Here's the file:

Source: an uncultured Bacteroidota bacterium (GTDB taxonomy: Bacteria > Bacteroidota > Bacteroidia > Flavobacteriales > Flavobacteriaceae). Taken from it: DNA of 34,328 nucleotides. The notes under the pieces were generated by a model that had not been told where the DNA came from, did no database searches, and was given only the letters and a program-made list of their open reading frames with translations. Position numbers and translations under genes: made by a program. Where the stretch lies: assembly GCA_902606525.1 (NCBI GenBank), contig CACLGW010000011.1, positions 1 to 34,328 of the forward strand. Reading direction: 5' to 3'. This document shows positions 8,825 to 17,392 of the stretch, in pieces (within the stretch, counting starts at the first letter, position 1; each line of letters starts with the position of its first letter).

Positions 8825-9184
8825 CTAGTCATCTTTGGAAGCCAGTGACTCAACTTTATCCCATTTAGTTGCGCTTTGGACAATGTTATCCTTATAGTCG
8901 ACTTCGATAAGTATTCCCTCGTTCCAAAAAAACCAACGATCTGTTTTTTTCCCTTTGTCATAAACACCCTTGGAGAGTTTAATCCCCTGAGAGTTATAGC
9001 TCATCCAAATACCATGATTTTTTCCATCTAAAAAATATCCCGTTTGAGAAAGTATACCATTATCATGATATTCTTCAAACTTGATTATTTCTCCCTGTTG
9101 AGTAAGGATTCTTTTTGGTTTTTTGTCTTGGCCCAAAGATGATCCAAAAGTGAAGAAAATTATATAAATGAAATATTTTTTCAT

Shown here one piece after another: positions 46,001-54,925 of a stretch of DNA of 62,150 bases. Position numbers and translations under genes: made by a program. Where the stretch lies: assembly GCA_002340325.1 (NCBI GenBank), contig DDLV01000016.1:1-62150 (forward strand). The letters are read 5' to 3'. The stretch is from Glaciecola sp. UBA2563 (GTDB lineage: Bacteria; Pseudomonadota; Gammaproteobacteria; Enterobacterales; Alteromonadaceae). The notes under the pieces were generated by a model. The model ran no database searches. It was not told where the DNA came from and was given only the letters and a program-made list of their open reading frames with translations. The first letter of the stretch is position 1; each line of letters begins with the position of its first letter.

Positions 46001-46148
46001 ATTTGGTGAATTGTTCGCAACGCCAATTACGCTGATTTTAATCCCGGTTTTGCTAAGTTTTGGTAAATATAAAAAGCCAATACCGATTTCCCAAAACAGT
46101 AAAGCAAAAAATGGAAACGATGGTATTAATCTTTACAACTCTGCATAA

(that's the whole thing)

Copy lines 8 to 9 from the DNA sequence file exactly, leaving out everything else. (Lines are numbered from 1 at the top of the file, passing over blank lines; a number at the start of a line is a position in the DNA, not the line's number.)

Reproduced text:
Positions 46001-46148
46001 ATTTGGTGAATTGTTCGCAACGCCAATTACGCTGATTTTAATCCCGGTTTTGCTAAGTTTTGGTAAATATAAAAAGCCAATACCGATTTCCCAAAACAGT